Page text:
Stephen Drew is a hot button topic among Yankee fans (and blogs) these days and with good reason. Most people want him designated for assignment because he's taking up valuable real estate in the field and in the lineup when there are seemingly better and more attractive players waiting in the wings at second base.
Right now, Drew is the worst second baseman in the American League and if it weren't for poor Chase Utley stinking up the joint in Philadelphia (.138/.214/.241/.455), Drew would be the worst second baseman in all of baseball.
In Drew's last "full" season (I say full even though it was only 124 games) he batted .253/.333/.443/.777 with 13 home runs and 67 RBI. Last year, through 32 games, Drew was batting .178/.254/.346/.600 with a .168 ISO and this year, through 35 games, Drew is batting .177/.264/.345/.609 with a .168 ISO which is uncanny because the numbers are almost identical.
He's hitting .213/.291/.362/.653 in 15 games at Yankee Stadium, .152/.243/.333/.577 in 20 games on the road and has one home run at home and three on the road. In 2013, he batted .283/.367/.491/.859 at home and .222/.295/.392/.687 on the road. As you can see, playing Fenway Park helped his numbers a lot two years ago.
So why do the Yankees insist on keeping him?
It can't be the money because $5M is merely pocket change for the big, bad Steinbrenners, right? And why does Joe Girardi insist on saying things like, "He really hasn't had a lot of luck." and "I know he's a better hitter than what the average shows."
Maybe he's not anymore?
Before his "strong" season in 2013 with the Sox, his best and most productive season was way back in 2008 when he batted .291/.333/.502/.836 with 21 home runs, 67 RBI and he played in 152 games as Arizona's shortstop. Another thing to keep in mind is that the last time he played in over 150 games for a season was in 2010 - also with the Diamondbacks. He's also had a bad string of injury luck which has limited his playing time since 2010 including a particularly gruesome ankle injury that cut short his 2011 season and affected him into 2012. When he was with the Red Sox in 2013, he had a concussion that kept him from making the start Opening Day and he also had a hamstring injury that sidelined him for three weeks.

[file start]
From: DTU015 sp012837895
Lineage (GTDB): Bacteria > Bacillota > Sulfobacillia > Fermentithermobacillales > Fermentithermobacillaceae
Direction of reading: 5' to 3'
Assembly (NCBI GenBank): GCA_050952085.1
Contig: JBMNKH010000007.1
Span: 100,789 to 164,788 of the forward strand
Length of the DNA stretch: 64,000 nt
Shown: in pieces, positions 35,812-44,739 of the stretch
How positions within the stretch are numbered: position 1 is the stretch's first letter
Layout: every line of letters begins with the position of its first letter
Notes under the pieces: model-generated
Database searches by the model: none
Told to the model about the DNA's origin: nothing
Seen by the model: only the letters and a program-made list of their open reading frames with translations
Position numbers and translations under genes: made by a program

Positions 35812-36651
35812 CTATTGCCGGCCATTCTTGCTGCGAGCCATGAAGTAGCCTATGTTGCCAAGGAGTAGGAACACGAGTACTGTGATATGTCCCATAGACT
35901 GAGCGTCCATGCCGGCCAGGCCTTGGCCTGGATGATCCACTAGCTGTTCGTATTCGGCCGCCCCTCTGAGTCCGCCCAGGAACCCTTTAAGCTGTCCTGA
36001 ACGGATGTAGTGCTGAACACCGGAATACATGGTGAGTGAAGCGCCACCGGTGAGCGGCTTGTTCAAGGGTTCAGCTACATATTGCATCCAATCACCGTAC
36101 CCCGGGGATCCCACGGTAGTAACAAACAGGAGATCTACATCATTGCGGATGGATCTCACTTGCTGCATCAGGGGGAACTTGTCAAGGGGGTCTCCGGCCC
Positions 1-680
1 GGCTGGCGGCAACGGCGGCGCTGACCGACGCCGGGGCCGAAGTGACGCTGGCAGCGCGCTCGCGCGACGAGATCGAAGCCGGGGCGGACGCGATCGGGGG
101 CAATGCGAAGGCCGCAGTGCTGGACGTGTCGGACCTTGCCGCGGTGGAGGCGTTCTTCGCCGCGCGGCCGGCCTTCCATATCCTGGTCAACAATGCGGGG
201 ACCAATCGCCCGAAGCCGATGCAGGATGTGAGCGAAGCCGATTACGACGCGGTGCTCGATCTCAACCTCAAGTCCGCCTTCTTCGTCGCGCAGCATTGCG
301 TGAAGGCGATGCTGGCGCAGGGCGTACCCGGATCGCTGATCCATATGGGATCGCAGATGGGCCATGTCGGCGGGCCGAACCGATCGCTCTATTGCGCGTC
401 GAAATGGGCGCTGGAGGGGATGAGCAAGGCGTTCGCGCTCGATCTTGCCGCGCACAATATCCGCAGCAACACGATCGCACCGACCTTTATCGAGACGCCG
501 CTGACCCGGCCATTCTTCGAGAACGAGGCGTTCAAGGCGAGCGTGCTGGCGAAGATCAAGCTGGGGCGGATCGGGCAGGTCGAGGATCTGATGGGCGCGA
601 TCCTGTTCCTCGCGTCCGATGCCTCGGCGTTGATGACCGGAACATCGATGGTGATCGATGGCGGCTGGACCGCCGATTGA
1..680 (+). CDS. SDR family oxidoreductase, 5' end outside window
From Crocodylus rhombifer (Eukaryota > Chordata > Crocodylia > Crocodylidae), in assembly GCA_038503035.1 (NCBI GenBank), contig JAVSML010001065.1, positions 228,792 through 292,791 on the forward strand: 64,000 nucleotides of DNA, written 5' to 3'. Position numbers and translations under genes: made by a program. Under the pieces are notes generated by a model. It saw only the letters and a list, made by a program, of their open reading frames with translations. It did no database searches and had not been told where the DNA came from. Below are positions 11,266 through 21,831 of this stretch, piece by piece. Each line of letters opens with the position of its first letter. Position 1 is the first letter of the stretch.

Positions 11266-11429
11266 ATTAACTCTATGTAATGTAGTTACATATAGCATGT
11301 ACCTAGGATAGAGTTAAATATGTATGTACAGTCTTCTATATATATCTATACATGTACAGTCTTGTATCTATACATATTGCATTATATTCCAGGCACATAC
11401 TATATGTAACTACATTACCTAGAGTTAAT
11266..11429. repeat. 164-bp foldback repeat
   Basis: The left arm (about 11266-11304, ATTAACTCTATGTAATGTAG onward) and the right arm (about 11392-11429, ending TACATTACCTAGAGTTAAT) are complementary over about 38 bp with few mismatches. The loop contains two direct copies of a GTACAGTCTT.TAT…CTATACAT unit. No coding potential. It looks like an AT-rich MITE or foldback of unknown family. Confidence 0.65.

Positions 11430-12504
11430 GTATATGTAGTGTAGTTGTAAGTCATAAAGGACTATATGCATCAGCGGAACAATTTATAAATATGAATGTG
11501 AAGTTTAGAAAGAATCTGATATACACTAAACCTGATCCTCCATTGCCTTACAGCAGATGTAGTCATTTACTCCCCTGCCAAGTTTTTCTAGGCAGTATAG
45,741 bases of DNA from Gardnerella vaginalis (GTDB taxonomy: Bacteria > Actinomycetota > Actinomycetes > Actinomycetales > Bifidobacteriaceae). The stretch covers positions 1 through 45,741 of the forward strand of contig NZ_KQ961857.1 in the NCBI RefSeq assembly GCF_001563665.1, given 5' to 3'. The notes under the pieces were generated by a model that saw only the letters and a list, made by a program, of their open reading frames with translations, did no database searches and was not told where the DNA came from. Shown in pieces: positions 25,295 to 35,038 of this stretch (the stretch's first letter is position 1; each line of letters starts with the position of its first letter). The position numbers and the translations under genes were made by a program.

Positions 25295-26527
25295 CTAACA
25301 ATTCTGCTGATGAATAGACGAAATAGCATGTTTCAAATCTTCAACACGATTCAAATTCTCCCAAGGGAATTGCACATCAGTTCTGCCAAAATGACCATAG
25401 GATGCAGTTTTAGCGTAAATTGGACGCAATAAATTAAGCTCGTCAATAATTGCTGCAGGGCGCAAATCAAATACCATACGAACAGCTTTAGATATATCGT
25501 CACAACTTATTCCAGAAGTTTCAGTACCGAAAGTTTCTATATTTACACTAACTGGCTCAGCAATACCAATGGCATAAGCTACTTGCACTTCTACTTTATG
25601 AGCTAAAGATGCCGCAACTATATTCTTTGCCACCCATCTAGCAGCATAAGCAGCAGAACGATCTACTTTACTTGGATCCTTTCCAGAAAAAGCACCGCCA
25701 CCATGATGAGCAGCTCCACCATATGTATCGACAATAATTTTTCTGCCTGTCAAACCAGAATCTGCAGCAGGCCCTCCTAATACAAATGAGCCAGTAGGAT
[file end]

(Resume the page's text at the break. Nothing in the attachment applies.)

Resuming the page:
Drew is also on the wrong side of 30, having turned 32 in March, and it's unusual for a player to have a resurgence when they're about to enter the "twilight" of their career.
The Yankees recently decided to name Drew as Chase Headley's backup at third base so Alex Rodriguez can be the full-time DH which means it won't be as easy to designate him for assignment. He now has another reason to stick around a bit.
In the meantime, the Yankees have called up Jose Pirela to play some second base and he's hitting 238/.238/.286/.524 in 21 at bats.
Maybe the Yankees feel it's still too early to draw any conclusions about Drew's 2015 season, and maybe it is too small a sample size, but what happens when we get to mid-June and he's still hitting below .200? If the last two seasons' offensive woes have taught this team anything, it's that they probably shouldn't wait too long to make a decision about the lineup that could potentially make or break their season.
[UPDATE: In case you want to keep track of how Stephen Drew is doing, there's an account on Twitter called @isdrewover200. Isn't the internet fantastic? Big thanks to Kenny Ducey for the heads up.]